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Coregulation of host-adapted metabolism and virulence by pathogenic yersiniae.

Heroven AK, Dersch P - Front Cell Infect Microbiol (2014)

Bottom Line: In order to manage rapidly changing environmental conditions and interbacterial competition, Yersinia senses the nutritional composition during the course of an infection by special molecular devices, integrates this information and adapts its metabolism accordingly.Recent studies revealed that global regulatory factors such as the cAMP receptor protein (Crp) and the carbon storage regulator (Csr) system are part of a large network of transcriptional and posttranscriptional control strategies adjusting metabolic changes and virulence in response to temperature, ion and nutrient availability.Gained knowledge about the specific metabolic requirements and the correlation between metabolic and virulence gene expression that enable efficient host colonization led to the identification of new potential antimicrobial targets.

View Article: PubMed Central - PubMed

Affiliation: Department of Molecular Infection Biology, Helmholtz Centre for Infection Research, Institut für Mikrobiology, Technische Universität Braunschweig Braunschweig, Germany.

ABSTRACT
Deciphering the principles how pathogenic bacteria adapt their metabolism to a specific host microenvironment is critical for understanding bacterial pathogenesis. The enteric pathogenic Yersinia species Yersinia pseudotuberculosis and Yersinia enterocolitica and the causative agent of plague, Yersinia pestis, are able to survive in a large variety of environmental reservoirs (e.g., soil, plants, insects) as well as warm-blooded animals (e.g., rodents, pigs, humans) with a particular preference for lymphatic tissues. In order to manage rapidly changing environmental conditions and interbacterial competition, Yersinia senses the nutritional composition during the course of an infection by special molecular devices, integrates this information and adapts its metabolism accordingly. In addition, nutrient availability has an impact on expression of virulence genes in response to C-sources, demonstrating a tight link between the pathogenicity of yersiniae and utilization of nutrients. Recent studies revealed that global regulatory factors such as the cAMP receptor protein (Crp) and the carbon storage regulator (Csr) system are part of a large network of transcriptional and posttranscriptional control strategies adjusting metabolic changes and virulence in response to temperature, ion and nutrient availability. Gained knowledge about the specific metabolic requirements and the correlation between metabolic and virulence gene expression that enable efficient host colonization led to the identification of new potential antimicrobial targets.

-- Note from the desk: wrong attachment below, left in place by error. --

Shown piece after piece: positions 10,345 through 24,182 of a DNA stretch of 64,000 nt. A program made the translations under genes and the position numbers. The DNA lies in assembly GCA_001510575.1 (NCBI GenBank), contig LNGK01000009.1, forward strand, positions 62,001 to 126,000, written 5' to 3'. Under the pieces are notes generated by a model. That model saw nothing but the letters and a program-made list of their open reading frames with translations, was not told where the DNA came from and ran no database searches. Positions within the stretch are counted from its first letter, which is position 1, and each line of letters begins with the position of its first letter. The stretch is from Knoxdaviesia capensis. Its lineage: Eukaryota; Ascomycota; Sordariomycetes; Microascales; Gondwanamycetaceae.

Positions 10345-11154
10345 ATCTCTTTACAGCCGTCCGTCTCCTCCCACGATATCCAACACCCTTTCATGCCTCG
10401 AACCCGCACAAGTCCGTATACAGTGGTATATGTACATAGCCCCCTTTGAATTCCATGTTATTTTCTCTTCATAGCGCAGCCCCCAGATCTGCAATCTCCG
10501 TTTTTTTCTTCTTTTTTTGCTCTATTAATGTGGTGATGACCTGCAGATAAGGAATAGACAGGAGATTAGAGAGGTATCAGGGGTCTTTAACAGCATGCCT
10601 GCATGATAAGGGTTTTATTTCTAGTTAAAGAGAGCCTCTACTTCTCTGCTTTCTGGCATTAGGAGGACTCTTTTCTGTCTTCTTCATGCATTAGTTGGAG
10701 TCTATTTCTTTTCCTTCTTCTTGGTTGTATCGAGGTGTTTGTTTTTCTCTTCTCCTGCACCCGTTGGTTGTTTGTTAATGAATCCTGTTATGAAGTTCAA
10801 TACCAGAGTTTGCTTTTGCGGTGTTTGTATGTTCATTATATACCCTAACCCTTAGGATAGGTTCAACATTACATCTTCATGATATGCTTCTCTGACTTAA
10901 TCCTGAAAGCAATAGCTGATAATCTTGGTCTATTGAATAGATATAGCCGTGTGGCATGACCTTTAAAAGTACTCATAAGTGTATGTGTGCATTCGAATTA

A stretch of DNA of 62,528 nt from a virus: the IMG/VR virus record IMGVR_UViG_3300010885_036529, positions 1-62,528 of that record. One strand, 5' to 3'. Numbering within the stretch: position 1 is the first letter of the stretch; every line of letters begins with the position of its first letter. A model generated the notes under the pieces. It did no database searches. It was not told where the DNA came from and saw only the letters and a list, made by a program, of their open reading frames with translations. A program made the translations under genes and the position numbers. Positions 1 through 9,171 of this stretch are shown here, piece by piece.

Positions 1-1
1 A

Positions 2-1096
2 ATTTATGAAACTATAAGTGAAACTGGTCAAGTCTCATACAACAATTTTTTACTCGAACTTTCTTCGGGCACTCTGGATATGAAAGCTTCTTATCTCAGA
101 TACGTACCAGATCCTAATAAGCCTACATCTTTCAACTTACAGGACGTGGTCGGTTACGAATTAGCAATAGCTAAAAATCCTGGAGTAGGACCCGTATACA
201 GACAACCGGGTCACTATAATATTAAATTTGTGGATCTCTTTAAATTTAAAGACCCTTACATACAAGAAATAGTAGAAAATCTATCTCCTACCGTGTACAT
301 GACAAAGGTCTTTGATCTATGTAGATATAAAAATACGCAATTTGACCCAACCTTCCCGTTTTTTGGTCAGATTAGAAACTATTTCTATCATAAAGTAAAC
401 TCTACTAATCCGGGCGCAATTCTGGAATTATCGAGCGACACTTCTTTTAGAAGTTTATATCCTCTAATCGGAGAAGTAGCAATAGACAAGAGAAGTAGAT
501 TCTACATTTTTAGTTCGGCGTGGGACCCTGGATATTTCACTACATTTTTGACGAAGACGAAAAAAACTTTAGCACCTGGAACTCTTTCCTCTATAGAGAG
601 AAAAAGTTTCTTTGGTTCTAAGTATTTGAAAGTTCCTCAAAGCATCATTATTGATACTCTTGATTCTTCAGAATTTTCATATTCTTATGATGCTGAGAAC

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Metabolic pathways and virulence factors of Y. pestis induced in the flea and the mammalian host. Metabolic functions and pathogenicity traits upregulated in vivo are illustrated which are considered to be important for colonization of the flea gut (in blue) and the lung or bubo of the mammalian host (in red). The red box marks genes shown to be required for full virulence of Y. pestis in the bubo of infected rats (Pradel et al., 2014).
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Figure 2: Metabolic pathways and virulence factors of Y. pestis induced in the flea and the mammalian host. Metabolic functions and pathogenicity traits upregulated in vivo are illustrated which are considered to be important for colonization of the flea gut (in blue) and the lung or bubo of the mammalian host (in red). The red box marks genes shown to be required for full virulence of Y. pestis in the bubo of infected rats (Pradel et al., 2014).

Mentions: The in vivo transcriptome of Y. pestis in the proventriculus of infected fleas revealed numerous metabolic genes involved in the adaptation to the flea gut (Vadyvaloo et al., 2010). Flea meals appear to consist primarily of proteins and lipids with low amounts of carbohydrates. Thus, it is not surprising that mainly amino acids, in particular the L-glutamate group (e.g., glutamine, histidine, arginine, proline) are catabolized by Y. pestis in the flea vector (Figure 2). Degradation of these amino acids results in an increased flux of the amino acid carbon through the TCA cycle, the enzymatic genes for which are highly induced in the flea (Vadyvaloo et al., 2010). In contrast, catabolism of hexoses seems not to be important. The glucose PTS is only slightly increased and most other sugar uptake systems are repressed. An exception is the PTS uptake and utilization system for chitobiose, a C-source that is present in the flea's proventriculus spines (Figure 2). During growth in the digestive system of the flea synthesis of most important virulence factors, e.g., the T3SS/Yop apparatus, the iron sequestration systems Ybt, and Yfe, the virulence regulator RovA, and PsaA fimbriae are repressed. However, other crucial pathogenicity genes (e.g., pla, yadBC) and insecticidal-like toxin genes are upregulated (Figure 2). Expression of these genes is critical for dissemination from the extravascular tissue at the fleabite site and seems to preadapt Y. pestis to resist mammalian innate immunity by acquisition of a phagocytosis-resistant phenotype. This may enhance plague pathogenesis in the very early stages while the full set of thermal controlled virulence factors is still not produced (Vadyvaloo et al., 2010). Also genes of the Y. pestis hms operon which are required for the formation of the poly-N-acetylglucosamine (PNAG) surface carbohydrate, a major component of biofilms, were found to be induced at moderate temperature and within fleas. Thus, hms-dependent biofilms were assumed to support colonization of the proventriculus and facilitate transmission of plague bacteria (Hinnebusch et al., 1996; Vadyvaloo et al., 2010). However, a recent report showed that in two other fully virulent Y. pestis strains PNAG synthesis is maximal at 37°C, indicating that this factor may also have a role during mammalian infection (Yoong et al., 2012).